Update on Red Blotch Disease in Grapevines

Cornell professor details the virus for Napa wine grape growers

by Paul Franson
Alternative text
A Pinot Noir vine that has become infected with red blotch disease.

Napa, Calif.—There was standing room only as growers and winemakers skipped the wine reception at the Nov. 13 Napa Wine + Grape Expo to hear the latest intelligence on red blotch virus from Dr. Marc Fuchs of the Department of Plant Pathology at Cornell University in Geneva, New York.

Fuchs preceded his talk by acknowledging that viticulturists don’t have all the answers yet; many questions remain about the newly identified virus, its transmission methods and ways to overcome it. Fuchs presented a similar presentation during an event hosted by the University of California, Davis' Foundation Plant Services. A video and slide show of his presentation can be found here.

Majority of growers have seen it
A show of hands of growers and vintners who see signs of red blotch in their vineyards was asked for. Most in the room raised their hands, a sign of the malady’s spread in Napa Valley and elsewhere. Fuchs said he’d get the same response among New York grapegrowers.

The symptoms of red blotch disease – more formally, grapevine red blotch associated virus (GRBaV) – were first described in 2008, and transmission by grafts was confirmed in 2012. The virus was also recognized that year, and an assay was developed to detect and confirm it. The first potential vector was identified this year. That short time line contrasts with 80 years to take those steps with leafroll virus and 120 years with fanleaf virus.

The symptoms of the virus are red blotches and spots on leaves, though a small percent (2.5%) of infected vines don’t show any symptoms likely because of the latency of disease onset. The red ranges from pink to crimson. (Editor’s note: further description of GRBaV, numerous photos by Dr. Fuchs and others, and a short list of labs that can test for the virus can be viewed here.) Other viruses like leafroll also color leaves, but GRBaV displays a different pattern of red than leafroll does.

“Red blotch can dramatically affect quality,” said Fuchs. Red blotch virus delays ripening. It can lead to 5 or 6 lower Brix in mature grape berries. It also affects the anthocyanins and can lead to reduced color in red grapes and their wine.

Fuchs mentioned the challenge of confirming that the phenomenon met the criteria for a disease, a problem partly because viruses won’t grow in petri dishes, but only in their host. Nevertheless, researchers have found that GRBaV causes red blotch.

‘Test, don’t guess’
Unfortunately, he notes, your eyes aren’t enough to identify the virus. Polymerase chain reaction (PCR) assays are available to identify the virus. Tests can identify presence of the virus in any tissue of the vine – leaf, petiole, dormant canes or clusters at any time of year. Because of the difficulty of confusing symptoms of the virus with other viruses, he said, “Test, don’t guess.”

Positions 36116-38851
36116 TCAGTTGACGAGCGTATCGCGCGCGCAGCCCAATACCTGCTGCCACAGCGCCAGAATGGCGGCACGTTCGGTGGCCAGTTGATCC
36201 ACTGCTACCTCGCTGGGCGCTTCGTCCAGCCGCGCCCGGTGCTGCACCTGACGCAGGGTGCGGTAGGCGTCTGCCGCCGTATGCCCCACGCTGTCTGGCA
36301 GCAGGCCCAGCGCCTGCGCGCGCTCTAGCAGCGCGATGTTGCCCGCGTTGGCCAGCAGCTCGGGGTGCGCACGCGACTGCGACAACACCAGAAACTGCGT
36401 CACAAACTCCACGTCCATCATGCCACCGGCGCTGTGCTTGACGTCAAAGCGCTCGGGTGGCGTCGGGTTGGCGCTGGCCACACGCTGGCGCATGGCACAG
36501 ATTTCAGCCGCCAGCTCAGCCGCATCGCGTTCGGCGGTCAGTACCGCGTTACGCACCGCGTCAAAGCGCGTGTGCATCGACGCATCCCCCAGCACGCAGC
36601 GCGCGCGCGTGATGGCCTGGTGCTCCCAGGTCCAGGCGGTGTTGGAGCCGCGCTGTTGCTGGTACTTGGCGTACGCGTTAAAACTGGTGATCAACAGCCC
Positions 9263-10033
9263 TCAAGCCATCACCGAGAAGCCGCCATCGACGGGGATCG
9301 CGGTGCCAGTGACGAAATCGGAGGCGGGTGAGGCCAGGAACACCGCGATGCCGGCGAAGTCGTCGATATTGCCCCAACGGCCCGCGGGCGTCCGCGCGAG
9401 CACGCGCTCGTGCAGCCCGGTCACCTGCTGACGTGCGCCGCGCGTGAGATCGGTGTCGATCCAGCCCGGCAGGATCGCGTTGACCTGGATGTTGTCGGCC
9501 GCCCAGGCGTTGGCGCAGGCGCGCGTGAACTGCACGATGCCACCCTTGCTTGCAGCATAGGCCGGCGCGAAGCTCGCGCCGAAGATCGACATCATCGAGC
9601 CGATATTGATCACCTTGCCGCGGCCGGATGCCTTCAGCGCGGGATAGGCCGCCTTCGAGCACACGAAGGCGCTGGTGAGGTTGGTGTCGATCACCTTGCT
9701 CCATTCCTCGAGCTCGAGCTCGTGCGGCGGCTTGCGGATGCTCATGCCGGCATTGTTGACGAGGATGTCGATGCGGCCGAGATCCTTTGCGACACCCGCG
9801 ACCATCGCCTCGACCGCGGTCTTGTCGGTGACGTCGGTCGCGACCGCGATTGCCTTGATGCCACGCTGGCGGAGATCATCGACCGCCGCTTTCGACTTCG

He said that research suggests that there may be two variants of the virus. Red blotch virus can be found in both red and white wine grapes, in table grapes, raisin grapes and rootstocks. So far, it’s been detected in wine-growing regions in California, Oregon, Washington, BritishColumbia, Virginia, Pennsylvania, Maryland, New Jersey, New York and Ontario.

Red blotch virus is spread by propagation and grafting, and anecdotal evidence suggests it may spread by other means. The Virginia creeper leafhopper (Erythroneura ziczac) seems to be able to transmit red blotch virus from vine to vine in the greenhouse, but it’s not yet proven that the leafhopper is a vector in the field.Fuchs says that at this point, the best way to manage the disease is to select planting material carefully.

Micro-shoot tip culture, used to eliminate other viruses from vines, works with GRBaV but only in 24% of the time, so it is inefficient. The same technique works more than 80% of the time for fanleaf and leafroll viruses, Fuchs added. You can remove the individual infected vines (“roguing”) or replace the whole vineyard. He suggests replacement if more than 25% of vines are infected.

At this point, he doesn’t recommend using an insecticide as there’s no proof that any insect is a vector. One proposed remedy doesn’t work. “There’s no need to sterilize equipment. Viruses can’t be transmitted by mechanical means in vineyards like pruning equipment,” he said, though that can help with bacteria, insects and other pests.

Work on the virus is supported by the American Vineyard Foundation, California Grape Rootstock Research Foundation and New York Wine and Grape Foundation.


Currently no comments posted for this article.